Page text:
(1) Content by Florida State College at Jacksonville is licensed under a Creative Commons Attribution 4.0 International License .

ENC1101 Learning Unit 2.3

Common Punctuation Marks

Now that we’ve learned about the different types of words, it’s time to learn about the rules of punctuation. These little marks can often be the cause of a lot of heartaches and headaches. Errors in punctuation can often result in unintended meanings. For example, consider the difference the comma makes in these two sentences:

  • Let’s eat, Grandpa.
  • Let’s eat Grandpa.

In the first instance, the writer is directly addressing his or her grandfather, and the comma indicates the separation between the suggestion being made and the addressee. In the second, however, grandfather is on the menu.

However, punctuation doesn’t exist simply as a puzzling set of rules for writers; in fact, it was created to help guide readers through passages—to let them know how and where words relate to each other. When you learn the rules of punctuation, you equip yourself with an extensive toolset so you can craft language to better communicate the exact message you want. (7)

End Punctuation

There are three punctuation marks that come at the end of a sentence: the period ( . ), the question mark ( ? ), and the exclamation point ( ! ). A sentence is always followed by a single space, no matter what the concluding punctuation is.


Periods indicate a neutral sentence (one that isn’t overly emotional or questioning anything), and as such they are by far the most common ending punctuation mark (they’ve been at the end of every sentence on this page so far). They occur at the end of statements. (8)

Question Marks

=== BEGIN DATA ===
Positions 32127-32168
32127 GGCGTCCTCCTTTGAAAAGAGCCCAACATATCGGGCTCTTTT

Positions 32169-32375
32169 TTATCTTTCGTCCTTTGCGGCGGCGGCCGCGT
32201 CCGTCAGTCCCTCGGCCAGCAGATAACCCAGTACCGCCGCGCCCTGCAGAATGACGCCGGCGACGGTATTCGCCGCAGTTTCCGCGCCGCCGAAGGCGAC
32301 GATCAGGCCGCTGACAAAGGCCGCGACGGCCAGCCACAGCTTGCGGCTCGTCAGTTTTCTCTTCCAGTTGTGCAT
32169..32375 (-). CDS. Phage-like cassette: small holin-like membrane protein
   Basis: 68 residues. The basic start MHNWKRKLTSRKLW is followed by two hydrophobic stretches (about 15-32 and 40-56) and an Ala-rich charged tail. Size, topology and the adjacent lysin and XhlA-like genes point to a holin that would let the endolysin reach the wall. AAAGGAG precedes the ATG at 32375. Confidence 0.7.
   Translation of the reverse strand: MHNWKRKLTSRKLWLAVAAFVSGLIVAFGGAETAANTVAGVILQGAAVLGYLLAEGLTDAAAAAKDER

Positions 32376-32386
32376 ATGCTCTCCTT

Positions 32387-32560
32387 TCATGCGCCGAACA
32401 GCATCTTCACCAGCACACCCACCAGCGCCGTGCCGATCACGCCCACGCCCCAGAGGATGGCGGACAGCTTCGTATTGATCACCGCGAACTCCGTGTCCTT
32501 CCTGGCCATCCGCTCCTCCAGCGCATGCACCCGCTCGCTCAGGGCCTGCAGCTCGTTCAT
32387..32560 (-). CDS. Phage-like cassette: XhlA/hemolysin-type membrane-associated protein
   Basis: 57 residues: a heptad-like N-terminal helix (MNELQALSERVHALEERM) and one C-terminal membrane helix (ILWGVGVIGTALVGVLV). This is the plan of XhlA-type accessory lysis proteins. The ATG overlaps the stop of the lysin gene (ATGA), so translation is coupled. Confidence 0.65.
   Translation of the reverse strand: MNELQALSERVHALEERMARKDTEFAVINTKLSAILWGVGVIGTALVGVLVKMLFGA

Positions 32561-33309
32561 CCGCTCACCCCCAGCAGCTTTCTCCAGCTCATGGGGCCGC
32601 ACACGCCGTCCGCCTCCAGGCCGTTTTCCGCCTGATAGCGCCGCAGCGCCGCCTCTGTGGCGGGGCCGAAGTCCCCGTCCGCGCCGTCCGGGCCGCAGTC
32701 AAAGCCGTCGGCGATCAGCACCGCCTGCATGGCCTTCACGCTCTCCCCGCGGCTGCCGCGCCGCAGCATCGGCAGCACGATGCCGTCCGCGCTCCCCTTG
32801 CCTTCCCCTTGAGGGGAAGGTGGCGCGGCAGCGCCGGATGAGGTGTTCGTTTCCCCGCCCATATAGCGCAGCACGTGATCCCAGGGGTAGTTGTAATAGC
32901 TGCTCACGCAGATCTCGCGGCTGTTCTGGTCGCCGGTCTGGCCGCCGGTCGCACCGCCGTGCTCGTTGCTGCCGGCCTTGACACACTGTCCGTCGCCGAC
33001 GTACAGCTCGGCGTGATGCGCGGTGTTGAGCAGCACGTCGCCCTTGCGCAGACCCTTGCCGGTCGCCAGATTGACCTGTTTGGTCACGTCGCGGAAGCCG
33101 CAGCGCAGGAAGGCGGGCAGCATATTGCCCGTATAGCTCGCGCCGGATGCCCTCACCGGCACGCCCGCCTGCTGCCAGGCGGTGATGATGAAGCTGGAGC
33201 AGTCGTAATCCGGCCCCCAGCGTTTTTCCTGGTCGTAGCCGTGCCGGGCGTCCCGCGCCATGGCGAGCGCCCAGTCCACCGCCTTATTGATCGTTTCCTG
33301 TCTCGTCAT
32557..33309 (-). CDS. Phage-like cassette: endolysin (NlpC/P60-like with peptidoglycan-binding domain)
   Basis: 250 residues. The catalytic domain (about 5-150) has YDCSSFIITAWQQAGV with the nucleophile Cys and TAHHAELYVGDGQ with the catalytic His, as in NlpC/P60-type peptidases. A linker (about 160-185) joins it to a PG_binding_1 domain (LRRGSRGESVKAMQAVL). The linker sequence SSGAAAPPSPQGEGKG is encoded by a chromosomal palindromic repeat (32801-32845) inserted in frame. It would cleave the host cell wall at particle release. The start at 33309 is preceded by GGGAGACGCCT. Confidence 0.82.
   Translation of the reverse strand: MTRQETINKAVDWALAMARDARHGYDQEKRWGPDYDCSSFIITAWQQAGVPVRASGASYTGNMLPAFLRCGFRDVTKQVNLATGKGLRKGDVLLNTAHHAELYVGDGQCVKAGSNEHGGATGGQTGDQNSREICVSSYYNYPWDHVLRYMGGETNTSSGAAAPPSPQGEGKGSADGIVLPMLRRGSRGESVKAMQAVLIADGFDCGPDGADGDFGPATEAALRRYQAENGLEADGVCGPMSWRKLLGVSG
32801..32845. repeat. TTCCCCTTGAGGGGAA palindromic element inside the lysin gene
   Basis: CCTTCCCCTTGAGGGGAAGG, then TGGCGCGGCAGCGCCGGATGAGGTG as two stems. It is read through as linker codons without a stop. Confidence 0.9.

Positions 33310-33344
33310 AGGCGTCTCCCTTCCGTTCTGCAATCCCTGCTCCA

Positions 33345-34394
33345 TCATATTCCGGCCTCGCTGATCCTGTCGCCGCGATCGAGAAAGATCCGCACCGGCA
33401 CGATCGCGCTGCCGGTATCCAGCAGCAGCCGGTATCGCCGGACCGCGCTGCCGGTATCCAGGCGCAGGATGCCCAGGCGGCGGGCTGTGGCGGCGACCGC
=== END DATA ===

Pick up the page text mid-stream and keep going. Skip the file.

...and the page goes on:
A question mark comes at the end of a question (“How was class today?”). Not all questions indicated by question marks are alike; for example, a rhetorical question is asked to make a point, and does not expect an answer. Some questions are used principally as polite requests (“Would you pass the salt?”).

All of these questions can be categorized as direct questions, and all of these questions require a question mark at the end. (9)

Indirect Questions

Indirect questions do not have question marks at the end. They can be used in many of the same ways as direct questions, but they often emphasize knowledge or lack of knowledge:

  • I can’t guess how Tamika managed it.
  • I wonder whether I looked that bad.
  • Cecil asked where the reports were.

Notice how different word order is used in direct and indirect questions; in direct questions the verb usually comes before the subject, while in indirect questions the verb appears second. (9)

Exclamation Points

The exclamation point is a punctuation mark usually used after an interjection or exclamation to indicate strong feelings or high volume, and it often marks the end of a sentence. You’ve likely seen this punctuation mark overused on the internet.

While you shouldn’t overuse exclamation points in academic or professional writing, there are appropriate ways and times to use them. A sentence ending in an exclamation mark may be an exclamation (such as “Wow!” or “Boo!”), may state an imperative (“Stop!”), or may indicate astonishment (“They were the footprints of a gigantic duck!”).

The exclamation mark is sometimes used in conjunction with the question mark. This can be in protest or astonishment (“Out of all places, the watering hole?!”).